I am constantly searching for content that will provide insights to those that read my posts. I came across this infographic on wearables and wanted to share. Here is an abstract that describes the visual.Continue reading
I had the pleasure of joining RegalixTV recently for a session focused on education. Host Dheeraj Prasad and I discussed the importance of education in transformative eras, how digital learning experiences are evolving, why there needs to be a shift in focus with respect to skill sets and a whole lot more on Knowledge-Centered Growth.
Tune in to watch the full Interview. I have focused a great deal on education recently. You got explore the topic via my earlier posts.
I’ve dedicated many of my last several posts to the topic of education. I recently joined a Future of Children event and participated in what they set up as a shark tank segment. The pitch was to focus on a the future of education. The message I delivered is captured in the infographic below. At the end of the post you will find links to my other recent education posts.Continue reading
When I talk about this emerging era of great invention advancing the various areas of our well-being, I always include changes to the home. The home has remained quite static since great inventions of the second revolution (running water, sanitation, heating, air conditioning, etc.) established our modern-day home. For the first time since that period, the home is likely to see another shift. This was true prior to the pandemic, as the visual I use to describe this part of the innovation story describes.Continue reading
It was 2014 when I was first exposed to the concept of an Energy Internet. It was Economist Jeremy Rifkin in his book The Zero Marginal Cost Society that introduced it as part of a broader vision for a new general purpose technology platform (GPTP). I have since written extensively about the Shifting Energy Paradigm and the implication for society. When evaluating the three foundational components of a GPTP (Energy, Communications, and Transport), changes to the energy component have historically driven the biggest societal transformations.Continue reading
An event like a pandemic triggers a chain reaction. Like one domino setting the others in motion, COVID-19 is shaping a different future. The links in the chain represent multiple domains, and the reaction spans them all. Our challenge is to understand the Implications of these reactions and the way the World may Respond. I looked at this implication/response Framework in the early days of the pandemic. Now, we see signals that may provide more clarity as to possible paths. One domain where signals are emerging is work.Continue reading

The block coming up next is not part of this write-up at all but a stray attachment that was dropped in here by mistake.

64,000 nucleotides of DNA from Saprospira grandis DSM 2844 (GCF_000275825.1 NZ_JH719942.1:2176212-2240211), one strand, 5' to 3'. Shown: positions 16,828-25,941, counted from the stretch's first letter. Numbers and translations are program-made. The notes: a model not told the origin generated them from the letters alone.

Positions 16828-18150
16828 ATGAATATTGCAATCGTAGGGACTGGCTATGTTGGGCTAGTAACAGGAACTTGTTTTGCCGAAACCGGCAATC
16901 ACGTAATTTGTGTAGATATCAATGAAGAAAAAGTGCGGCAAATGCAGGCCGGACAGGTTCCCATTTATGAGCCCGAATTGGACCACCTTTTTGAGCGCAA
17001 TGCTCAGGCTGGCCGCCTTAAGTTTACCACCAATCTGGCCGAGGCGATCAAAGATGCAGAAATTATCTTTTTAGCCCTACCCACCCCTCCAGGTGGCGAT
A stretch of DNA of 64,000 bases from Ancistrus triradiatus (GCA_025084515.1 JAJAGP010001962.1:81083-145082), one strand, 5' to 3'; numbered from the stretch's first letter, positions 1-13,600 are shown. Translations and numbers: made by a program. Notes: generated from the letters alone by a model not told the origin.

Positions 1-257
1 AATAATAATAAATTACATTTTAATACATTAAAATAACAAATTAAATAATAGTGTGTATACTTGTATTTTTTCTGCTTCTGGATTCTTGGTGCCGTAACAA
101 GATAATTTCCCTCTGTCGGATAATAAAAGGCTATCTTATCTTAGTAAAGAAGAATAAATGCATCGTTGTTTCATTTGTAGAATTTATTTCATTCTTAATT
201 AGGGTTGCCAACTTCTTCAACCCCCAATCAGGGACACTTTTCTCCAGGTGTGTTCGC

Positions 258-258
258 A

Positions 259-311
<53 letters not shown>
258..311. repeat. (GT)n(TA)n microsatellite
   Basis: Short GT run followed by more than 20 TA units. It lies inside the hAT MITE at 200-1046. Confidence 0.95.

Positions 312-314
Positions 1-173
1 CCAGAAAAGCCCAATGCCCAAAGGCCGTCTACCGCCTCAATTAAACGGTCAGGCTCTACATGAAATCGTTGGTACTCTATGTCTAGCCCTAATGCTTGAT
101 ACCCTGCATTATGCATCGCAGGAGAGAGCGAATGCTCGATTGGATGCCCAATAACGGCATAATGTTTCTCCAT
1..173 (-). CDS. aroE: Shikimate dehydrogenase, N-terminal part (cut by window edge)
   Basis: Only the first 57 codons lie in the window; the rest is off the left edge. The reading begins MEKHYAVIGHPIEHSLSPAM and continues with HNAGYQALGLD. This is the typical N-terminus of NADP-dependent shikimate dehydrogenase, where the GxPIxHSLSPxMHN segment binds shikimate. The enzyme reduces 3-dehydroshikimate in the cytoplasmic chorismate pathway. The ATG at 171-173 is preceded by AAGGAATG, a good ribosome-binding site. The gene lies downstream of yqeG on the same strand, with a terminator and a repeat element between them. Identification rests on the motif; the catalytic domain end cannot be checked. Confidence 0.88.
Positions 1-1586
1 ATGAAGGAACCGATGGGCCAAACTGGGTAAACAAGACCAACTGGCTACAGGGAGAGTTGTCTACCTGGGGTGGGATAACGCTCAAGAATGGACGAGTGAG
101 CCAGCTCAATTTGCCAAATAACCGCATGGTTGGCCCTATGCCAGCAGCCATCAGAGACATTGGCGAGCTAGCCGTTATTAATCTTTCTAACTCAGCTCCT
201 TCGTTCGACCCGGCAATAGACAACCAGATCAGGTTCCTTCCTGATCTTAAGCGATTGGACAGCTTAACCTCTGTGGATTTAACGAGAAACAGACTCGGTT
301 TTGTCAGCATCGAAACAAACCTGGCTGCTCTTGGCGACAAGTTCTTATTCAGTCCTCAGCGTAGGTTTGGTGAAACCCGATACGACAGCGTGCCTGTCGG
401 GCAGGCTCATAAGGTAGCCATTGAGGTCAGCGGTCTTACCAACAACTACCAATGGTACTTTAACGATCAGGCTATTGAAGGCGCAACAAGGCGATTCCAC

With a continued focus on the Future of Education and our need to Rethink it, I want to share a video from a great event that I had the privilege to participate in. The Children at Risk organization serves as a catalyst for change to improve the quality of life for children through strategic research, public policy analysis, education, collaboration, and advocacy. This event focused on education and learning.
Special thanks to Alexandra Whittington for inviting me to the event. As we gaze upon what is likely the most Disruptive decade in history, children and their future is something we should all rally behind. Enjoy the session.
Over the course of the last several years, videos shared on YouTube have allowed for various forms of story telling. Stories about the future help us visualize possible paths. Recently, new team member Kevin Benedict launched a TV series on the Channel focused on the future of business. He has had several fascinating guests covering a variety of topics. Now, Kevin is moderating a new series where I am joined by various guests focused on a future reimagined. Our inaugural session was launched last week.Continue reading
I once again had the privilege of joining Bonnie D. Graham to discuss the future. This time however, there was a great twist – the show happened on Zoom. All previous shows had a radio format, so Bonnie and I never actually saw each other. Well, all that changed last week as Bonnie did what most of the world has done – shift to a virtual video format.Continue reading
I mentioned last week that I would spend time on education and our critical need to rethink it. To start that journey, fellow Futurist Alexandra Whittington joins our future of business show with host Kevin Benedict. Listen in to their wide ranging conversation about futurism and the rethinking of higher education.
The news cycle these days makes it hard to catch our breath. More importantly, our focus is increasingly on short-term dynamics versus long-term trends. By long-term, I mean a little beyond what is right in front of us. I captured this thought in a Post last year: When someone says to me: “I’m not worried about five years from now”, my reaction is always the same. What looks to be five years out is likely only 18 months away: A phenomenon I describe in this piece on Acceleration.Continue reading
Data gathered by LinkedIn, Coursera and the World Economic Forum was captured in a Future of Jobs Report recently published by The World Economic forum (WEF). A good summary is provided by senior writer Kate Whiting in her recent Article on the WEF website. Report content is showing up in varied places, with key findings like those below widely shared:Continue reading